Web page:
“The Red Car made its daily pilgrimage down Euclid Avenue to drop students at Chaffey High School, and my parents had to repaint the inside of the house every other year to get rid of the soot from the smudge pots. One year they chose a color called Ashes of Roses — very appropriate for the time. They looked for property in the citrus groves which were beginning to develop in the mid-1950s.

“My days growing up in Ontario were happy and carefree. The worst of my worries were finding the ride to the movies and making sure my kite did not land in a tree. We had a workup softball game going in the cul-de-sac, and our mothers did not worry about us unless we did not come in for lunch or dinner when they called us.

“Oh, and tell Mr. Bowman that the Eaders were neighbors, and my older brother (Chaffey High class of 1957) and I both worked there in high school. Howard and Sally were tops. And their daughter and I both were Linda Lees.

“At the Carnegie library, the beautiful lady who did story hour in the basement where the children’s section was told some wonderful stories. The stereopticon pictures were wonderful, too. I was excited when I got to fourth grade and was allowed to use the adult section upstairs. Actually, I was not in fourth grade, but the children’s section ran out of challenging reading material for me, and I needed a more sophisticated fix.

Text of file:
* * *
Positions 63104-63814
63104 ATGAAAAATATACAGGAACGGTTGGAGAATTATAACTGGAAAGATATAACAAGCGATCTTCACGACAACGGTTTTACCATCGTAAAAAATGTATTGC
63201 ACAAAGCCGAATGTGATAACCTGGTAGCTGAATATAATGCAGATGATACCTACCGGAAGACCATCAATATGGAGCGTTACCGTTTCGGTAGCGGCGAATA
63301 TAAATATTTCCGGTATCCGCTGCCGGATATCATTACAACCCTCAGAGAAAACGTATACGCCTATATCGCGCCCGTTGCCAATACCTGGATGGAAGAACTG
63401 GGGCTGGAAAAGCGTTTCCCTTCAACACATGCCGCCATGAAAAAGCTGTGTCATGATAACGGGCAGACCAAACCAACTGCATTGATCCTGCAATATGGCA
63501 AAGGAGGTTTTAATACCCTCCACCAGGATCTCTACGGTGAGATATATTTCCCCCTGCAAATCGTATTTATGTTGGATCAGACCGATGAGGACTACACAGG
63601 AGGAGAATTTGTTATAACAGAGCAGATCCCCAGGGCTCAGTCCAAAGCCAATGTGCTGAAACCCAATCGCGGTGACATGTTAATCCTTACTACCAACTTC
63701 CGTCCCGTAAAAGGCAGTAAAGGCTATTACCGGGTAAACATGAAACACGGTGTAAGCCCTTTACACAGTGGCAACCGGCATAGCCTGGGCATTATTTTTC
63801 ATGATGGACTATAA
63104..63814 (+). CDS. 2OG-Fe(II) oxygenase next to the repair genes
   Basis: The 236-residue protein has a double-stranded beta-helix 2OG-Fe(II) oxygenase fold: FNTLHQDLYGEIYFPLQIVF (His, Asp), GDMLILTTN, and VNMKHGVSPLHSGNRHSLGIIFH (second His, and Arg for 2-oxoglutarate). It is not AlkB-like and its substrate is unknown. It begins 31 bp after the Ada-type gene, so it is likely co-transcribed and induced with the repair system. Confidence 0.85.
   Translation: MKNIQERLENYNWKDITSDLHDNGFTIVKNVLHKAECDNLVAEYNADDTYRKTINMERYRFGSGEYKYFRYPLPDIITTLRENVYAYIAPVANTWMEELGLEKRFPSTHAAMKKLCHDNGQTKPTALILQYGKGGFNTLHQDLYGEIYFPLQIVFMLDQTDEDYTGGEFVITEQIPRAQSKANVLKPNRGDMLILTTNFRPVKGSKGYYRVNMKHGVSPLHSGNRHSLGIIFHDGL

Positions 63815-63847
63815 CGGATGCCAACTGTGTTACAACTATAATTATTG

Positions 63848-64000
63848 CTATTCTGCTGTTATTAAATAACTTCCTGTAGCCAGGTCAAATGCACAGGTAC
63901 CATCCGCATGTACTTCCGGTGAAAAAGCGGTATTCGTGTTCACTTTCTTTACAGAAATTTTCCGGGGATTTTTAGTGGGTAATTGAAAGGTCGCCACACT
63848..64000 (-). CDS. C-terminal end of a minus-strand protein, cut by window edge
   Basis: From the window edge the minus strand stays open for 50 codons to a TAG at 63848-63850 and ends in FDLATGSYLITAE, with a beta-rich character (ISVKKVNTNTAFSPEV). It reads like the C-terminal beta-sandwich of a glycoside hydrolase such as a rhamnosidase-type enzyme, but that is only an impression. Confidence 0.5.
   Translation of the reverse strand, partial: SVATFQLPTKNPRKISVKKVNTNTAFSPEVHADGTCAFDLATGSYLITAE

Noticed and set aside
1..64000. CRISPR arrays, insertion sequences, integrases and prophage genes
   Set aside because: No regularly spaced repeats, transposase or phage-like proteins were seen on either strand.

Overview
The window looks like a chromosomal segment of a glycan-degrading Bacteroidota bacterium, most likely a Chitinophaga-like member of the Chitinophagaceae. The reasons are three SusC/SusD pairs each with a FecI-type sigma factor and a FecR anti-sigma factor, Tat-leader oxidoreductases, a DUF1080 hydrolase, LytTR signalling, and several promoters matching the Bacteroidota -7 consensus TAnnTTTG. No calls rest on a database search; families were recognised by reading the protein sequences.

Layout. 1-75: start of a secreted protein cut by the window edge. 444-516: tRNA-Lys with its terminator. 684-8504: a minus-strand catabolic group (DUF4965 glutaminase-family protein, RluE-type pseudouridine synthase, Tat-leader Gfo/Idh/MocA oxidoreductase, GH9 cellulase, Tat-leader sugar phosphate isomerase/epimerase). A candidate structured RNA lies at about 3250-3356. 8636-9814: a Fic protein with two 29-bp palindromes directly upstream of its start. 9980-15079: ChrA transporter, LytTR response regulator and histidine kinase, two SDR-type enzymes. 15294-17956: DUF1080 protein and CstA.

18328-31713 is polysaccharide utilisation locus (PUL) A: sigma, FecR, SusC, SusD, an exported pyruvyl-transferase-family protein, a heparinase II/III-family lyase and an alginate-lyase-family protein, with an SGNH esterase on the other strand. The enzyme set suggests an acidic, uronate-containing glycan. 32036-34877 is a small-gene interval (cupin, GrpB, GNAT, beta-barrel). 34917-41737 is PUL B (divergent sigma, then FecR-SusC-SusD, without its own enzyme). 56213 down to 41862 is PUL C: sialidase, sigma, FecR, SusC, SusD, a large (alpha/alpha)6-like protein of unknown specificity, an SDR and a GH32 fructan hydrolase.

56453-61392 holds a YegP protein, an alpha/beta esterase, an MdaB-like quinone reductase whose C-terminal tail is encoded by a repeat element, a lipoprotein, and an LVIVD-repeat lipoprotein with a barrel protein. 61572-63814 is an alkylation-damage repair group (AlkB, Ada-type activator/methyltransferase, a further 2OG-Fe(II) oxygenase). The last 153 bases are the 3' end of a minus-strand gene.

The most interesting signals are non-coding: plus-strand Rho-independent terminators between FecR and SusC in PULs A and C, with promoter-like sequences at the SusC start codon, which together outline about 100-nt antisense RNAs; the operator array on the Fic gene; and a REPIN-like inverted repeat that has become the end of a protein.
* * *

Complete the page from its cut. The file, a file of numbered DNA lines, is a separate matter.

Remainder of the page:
“I am happy to say that today I can polish off a book a day when I have the time but sorry to say that my library card is no longer valid, and I have become a bookstore denizen. I suppose that will change when I retire this month after 33 years of teaching and have time to visit the library again.

“I only wish today’s kids could unplug enough to experience what we did.